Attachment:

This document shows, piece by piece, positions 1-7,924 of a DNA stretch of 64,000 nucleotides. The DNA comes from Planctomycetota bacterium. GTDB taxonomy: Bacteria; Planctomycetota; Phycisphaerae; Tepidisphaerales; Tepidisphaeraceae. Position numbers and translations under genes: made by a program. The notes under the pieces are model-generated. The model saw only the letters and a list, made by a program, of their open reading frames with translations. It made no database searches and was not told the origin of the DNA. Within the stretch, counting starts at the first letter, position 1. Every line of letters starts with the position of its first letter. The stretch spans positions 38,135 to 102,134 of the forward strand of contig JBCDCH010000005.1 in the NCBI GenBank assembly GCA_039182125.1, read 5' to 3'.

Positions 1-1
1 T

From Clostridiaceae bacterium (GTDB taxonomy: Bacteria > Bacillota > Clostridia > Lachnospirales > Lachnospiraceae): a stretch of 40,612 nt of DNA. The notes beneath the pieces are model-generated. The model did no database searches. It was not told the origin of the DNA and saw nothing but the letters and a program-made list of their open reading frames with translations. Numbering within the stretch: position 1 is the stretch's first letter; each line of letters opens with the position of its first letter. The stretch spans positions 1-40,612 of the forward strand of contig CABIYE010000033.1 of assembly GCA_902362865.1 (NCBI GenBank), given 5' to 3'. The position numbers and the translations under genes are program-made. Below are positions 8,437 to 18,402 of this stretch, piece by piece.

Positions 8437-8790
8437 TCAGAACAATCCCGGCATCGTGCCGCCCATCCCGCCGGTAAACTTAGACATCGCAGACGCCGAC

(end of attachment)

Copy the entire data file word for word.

This document shows, piece by piece, positions 1-7,924 of a DNA stretch of 64,000 nucleotides. The DNA comes from Planctomycetota bacterium. GTDB taxonomy: Bacteria; Planctomycetota; Phycisphaerae; Tepidisphaerales; Tepidisphaeraceae. Position numbers and translations under genes: made by a program. The notes under the pieces are model-generated. The model saw only the letters and a list, made by a program, of their open reading frames with translations. It made no database searches and was not told the origin of the DNA. Within the stretch, counting starts at the first letter, position 1. Every line of letters starts with the position of its first letter. The stretch spans positions 38,135 to 102,134 of the forward strand of contig JBCDCH010000005.1 in the NCBI GenBank assembly GCA_039182125.1, read 5' to 3'.

Positions 1-1
1 T

From Clostridiaceae bacterium (GTDB taxonomy: Bacteria > Bacillota > Clostridia > Lachnospirales > Lachnospiraceae): a stretch of 40,612 nt of DNA. The notes beneath the pieces are model-generated. The model did no database searches. It was not told the origin of the DNA and saw nothing but the letters and a program-made list of their open reading frames with translations. Numbering within the stretch: position 1 is the stretch's first letter; each line of letters opens with the position of its first letter. The stretch spans positions 1-40,612 of the forward strand of contig CABIYE010000033.1 of assembly GCA_902362865.1 (NCBI GenBank), given 5' to 3'. The position numbers and the translations under genes are program-made. Below are positions 8,437 to 18,402 of this stretch, piece by piece.

Positions 8437-8790
8437 TCAGAACAATCCCGGCATCGTGCCGCCCATCCCGCCGGTAAACTTAGACATCGCAGACGCCGAC